Karl Blossfeldt was interested in the forms that occur in nature and which he understood as „archetypes“. His main work was published in 1928 under the title „Urformen der Natur“ (translated version as „Art Forms in Nature“, 1928) and became an international bestseller.
On his way to college, he collected plants that he used as a source of inspiration for his work as a professor of decorative arts. His photographic works are monochromatic and usually made by placing the object on photosensitive paper. Technically, therefore, they are actually to be addressed as photograms and not as photographs, because the image was not based on any imaging optics. X-ray images are also photograms, but with a central beam geometry. Therefore, in a very free interpretation, Karl Blossfeldt’s works could be placed in the middle between photography and X-ray images.
The images in this gallery are created with photographic optics and a digital sensor. Photographs of plants or better: parts of plants, which highlight selected structures, are excellently suited for a monochrome presentation. Harold Davis describes one way of creating the look-and-feel of a Blossfeldt image with the help of a photograph. Harold calls the result „The Blossfeldt effect“.
4 bars of chocolate were meant as a reward for a calendar of the year 2023. To eat, of course. However, it is a special pleasure to subject them to an X-ray examination with the mammography before opening them. After three attempts, I placed them on top of each other, which is why their penetration with radiation required 20% more energy so that the image was not underexposed.
What happens to green leaves when I turn them into black and white? Again and again I photographed ferns. During a hike in the Black Forest I photographed groups of different leaves with different shades of green and brightness.
The result was clear to me beforehand. I had found such an idea in the images of Ansel Adams.
Less subtle is the following motif with a wooden bench for tired hikers. In this image the fern, the bench and the stone marker are the brightest objects.
Different hues of green lead to different levels of brightness in the black and white cosmos. Our destination for the day was Lake Buhlbach, which unfortunately could no longer be circumnavigated on foot in the newly opened national park.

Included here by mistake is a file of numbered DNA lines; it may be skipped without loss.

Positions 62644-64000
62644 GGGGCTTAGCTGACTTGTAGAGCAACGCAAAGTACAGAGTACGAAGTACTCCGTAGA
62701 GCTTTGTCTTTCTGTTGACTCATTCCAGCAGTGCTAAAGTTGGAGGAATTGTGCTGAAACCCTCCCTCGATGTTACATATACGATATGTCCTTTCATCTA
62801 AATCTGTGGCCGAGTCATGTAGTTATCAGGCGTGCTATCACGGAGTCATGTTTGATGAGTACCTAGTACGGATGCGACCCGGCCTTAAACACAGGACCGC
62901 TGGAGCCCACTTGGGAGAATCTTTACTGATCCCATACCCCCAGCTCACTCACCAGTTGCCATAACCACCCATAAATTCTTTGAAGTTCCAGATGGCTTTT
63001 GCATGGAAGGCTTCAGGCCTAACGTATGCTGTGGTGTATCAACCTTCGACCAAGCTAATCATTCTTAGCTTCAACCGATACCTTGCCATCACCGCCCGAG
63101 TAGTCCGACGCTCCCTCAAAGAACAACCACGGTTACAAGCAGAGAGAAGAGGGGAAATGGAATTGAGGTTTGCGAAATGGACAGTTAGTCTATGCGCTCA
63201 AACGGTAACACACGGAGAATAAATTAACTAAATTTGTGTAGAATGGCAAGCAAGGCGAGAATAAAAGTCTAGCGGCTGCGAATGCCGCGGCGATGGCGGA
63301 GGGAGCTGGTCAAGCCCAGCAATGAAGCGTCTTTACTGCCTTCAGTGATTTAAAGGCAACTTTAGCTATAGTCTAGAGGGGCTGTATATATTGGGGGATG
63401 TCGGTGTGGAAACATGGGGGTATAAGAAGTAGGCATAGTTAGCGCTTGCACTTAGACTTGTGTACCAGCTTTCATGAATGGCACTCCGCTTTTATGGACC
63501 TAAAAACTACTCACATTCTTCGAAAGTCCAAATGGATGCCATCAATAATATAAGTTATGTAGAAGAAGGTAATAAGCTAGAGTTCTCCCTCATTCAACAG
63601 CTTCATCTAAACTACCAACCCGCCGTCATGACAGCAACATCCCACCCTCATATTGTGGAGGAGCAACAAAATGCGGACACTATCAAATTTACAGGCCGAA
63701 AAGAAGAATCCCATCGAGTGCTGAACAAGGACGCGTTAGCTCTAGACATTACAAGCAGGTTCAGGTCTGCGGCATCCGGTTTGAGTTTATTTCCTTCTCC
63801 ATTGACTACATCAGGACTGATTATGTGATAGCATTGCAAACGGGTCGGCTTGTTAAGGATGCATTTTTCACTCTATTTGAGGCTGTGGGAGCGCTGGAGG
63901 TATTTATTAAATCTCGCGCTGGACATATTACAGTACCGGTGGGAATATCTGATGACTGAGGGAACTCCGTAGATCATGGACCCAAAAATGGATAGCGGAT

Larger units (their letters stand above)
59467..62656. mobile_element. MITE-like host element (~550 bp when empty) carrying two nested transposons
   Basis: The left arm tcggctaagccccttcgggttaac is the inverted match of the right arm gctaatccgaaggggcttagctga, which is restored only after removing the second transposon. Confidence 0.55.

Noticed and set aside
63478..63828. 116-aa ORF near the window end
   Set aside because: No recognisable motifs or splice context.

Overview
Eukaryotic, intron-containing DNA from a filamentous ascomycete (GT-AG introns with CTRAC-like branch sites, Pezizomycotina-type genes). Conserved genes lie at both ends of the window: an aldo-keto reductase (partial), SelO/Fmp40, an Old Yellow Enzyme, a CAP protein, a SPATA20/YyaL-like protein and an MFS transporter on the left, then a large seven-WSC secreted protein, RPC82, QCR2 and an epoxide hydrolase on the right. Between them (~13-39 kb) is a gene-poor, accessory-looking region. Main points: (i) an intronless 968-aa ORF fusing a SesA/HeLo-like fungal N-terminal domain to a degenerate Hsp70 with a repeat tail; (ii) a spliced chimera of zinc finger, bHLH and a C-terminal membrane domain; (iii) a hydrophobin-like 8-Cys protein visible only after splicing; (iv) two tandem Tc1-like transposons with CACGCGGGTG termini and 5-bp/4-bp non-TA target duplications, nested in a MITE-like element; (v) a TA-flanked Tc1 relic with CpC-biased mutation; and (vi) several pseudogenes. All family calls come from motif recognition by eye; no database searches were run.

The basic question of the creative photographer is, wether the representation of a photograph is literal or a departure from reality as projected in his „mind’s eye“. An expressive image is photographer’s goal. When the interaction of the different factors of exposure, aperture and camera characteristics is well understood, creative freedom knows no limits. Positively speaking: the sky is the limit.
The scenario of an almost threatening thunderstorm cloud, which, however, is still in a protective distance, is sometimes surprising on the beach. The tetrapods on my image will protect the island from flooding, but not us from rain.
A colored picture blurs this impression completely. Black and white rendering clearly shows the energy inherent in a thundercloud. We came across this cloud at Hörnum and it accompanied us all along the beach.
Just a short time before, I managed to capture the impression of a constantly beautiful weather with a cool wind and gentle waves. A strong sun pushes away all dark thoughts. On the horizon, the clouds are raining a bit.
Many times we are waiting. We like to draw strength from contemplation. Time is passing by imperceptibly, almost a little too fast.
With color photos expressive images can also be created. The true brightness values of a color image like to deceive our eyes. Quantitative estimation with the help of Lab color display is a great help in the accurate determination of brightness values. To make an image look like I had it in my „mind’s eye“.